I stopped going to open readings about twelve years ago for a combination of reasons, lack of time foremost among them, but coming up near second was the weariness of being subjected to a continuous stream of encrypted banality. What is most striking about this collection of generalities it doesn’t sound like anyone who has learned a useful lesson nor gained an insight to a problem-filled existence. If that were the case, the reader would have the sense that some fact, independent of the narrator’s expectations, has been acknowledged and that the speaker is ready to change their thinking. That is, one would have sensed that some growth has occurred. The sort of tract that many readers come across in airports and the shelves of bookstore self-help sections, though, resemble a poem less than they do knotted strings of re-fitted clichés that lacking the value of irony or circumstantial variation.
These are more things one would say after an accompanying string of disasters and disappointments that work not to comprehend experience and, perhaps, gain a perspective on why things don’t go according to plan, but rather to rationalize and reinforce one’s attitude and manner of moving through the world. When all is said and done, Frank Sinatra said the same thing, but with more style and less pop-psyche cant: I did it my way… Not that Sinatra’s croaking croon makes this a desirable way to go through life.We are who we, sure, but a large part of being human is our capacity to change our behavior based on experience. Existence is not something you experience passively or an event that merely happens to you. It is something you participate in. One is powerless in controlling final outcomes of events, but within the larger picture, which this poem attempts to present to us, we can change our actions, we can change the way we think. In doing so, we can, more often than not, influence the results one gets. Polson, I am afraid, is ruggedly defeatist here. She may be smarter than this poem lets on, but the stanza is a dumb, hackneyed sentiment. We’ve all had them at one time or another. Most of us grow out of them. We are who we, sure, but a large part of being human is our capacity to change our behavior based on experience. Existence is not something you experience passively or an event that merely happens to you. It is something you participate in. One is powerless in controlling final outcomes of events, but within the larger picture, which this poem attempts to present to us, we can change our actions, we can change the way we think. In doing so, we can, more often than not, influence the results one gets. Such poets come across as defeatists in a Hemingway ammo belt. Poetry is fun when it is good. This was not good.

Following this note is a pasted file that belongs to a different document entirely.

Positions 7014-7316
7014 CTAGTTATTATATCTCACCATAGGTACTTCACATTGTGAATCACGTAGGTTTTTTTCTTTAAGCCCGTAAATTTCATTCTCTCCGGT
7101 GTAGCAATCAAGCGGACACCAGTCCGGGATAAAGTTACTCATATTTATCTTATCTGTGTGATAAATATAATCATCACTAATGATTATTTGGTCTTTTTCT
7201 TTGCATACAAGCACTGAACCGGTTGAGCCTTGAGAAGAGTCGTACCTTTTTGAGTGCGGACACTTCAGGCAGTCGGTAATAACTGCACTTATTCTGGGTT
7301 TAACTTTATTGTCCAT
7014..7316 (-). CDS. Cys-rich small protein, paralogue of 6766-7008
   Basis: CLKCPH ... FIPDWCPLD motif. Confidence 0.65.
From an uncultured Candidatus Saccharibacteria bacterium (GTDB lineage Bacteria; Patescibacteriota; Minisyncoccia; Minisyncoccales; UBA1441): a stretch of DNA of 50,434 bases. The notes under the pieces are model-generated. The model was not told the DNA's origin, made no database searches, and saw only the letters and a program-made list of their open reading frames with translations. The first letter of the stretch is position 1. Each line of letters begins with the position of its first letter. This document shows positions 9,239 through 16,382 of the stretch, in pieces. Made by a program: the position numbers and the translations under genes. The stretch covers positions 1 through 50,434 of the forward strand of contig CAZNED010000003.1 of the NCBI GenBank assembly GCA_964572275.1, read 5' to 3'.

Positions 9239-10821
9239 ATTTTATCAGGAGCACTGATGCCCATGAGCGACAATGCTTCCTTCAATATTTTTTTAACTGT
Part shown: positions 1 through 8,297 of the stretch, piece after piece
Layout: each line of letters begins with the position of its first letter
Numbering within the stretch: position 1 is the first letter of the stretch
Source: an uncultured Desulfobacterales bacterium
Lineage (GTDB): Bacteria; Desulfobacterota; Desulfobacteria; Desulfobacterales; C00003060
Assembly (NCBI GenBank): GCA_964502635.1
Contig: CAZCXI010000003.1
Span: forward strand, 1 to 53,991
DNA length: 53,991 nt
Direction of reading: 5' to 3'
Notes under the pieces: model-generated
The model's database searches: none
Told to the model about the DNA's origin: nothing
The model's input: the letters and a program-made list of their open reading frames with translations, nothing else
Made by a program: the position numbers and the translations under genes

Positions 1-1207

Those who write poems, I think, are obliged to write the poems they are able to, whatever their style, and that they ought not to be surprised when they are criticized for using clichés and glittering generalities in place of real craft or inspiration. Introspection alone does make for any kind of poetry that seduces you into having a sit and staying with the page or pages until the poem (or poems )are finished, read again, contemplated, read again and gradually merged with the other noise-laden traffic that forms the walls of our considered cave. Whether the young poet admits it or not, they have a responsibility to express their inner lives in a fresh way that it’s interesting to readers in the outer world.
Small thoughts are perfectly fine, and one need only inspect Emily Dickinson or the imagist poems of Pound or WC Williams for examples. Even the “less than earth-shaking” poem has a bar to reach; it should none the less be exquisitely expressed. Those who participate in their lives are not passive, they are engaged with it. Even the shy, weak, infirm, modest and laconic among us take pro-active roles in the directions we take and take responsibility. Most of all, there is the capacity to remain teachable, to learn from experience and change behavior and mindset; this is what keeps people interesting and useful to their fellows. Those who refuse to change their ways, to use experience merely as a rationale to reinforce ineffective methods to coping with existence, are jerks much of the time, or just irredeemably clueless. One stays away from these people and their poems.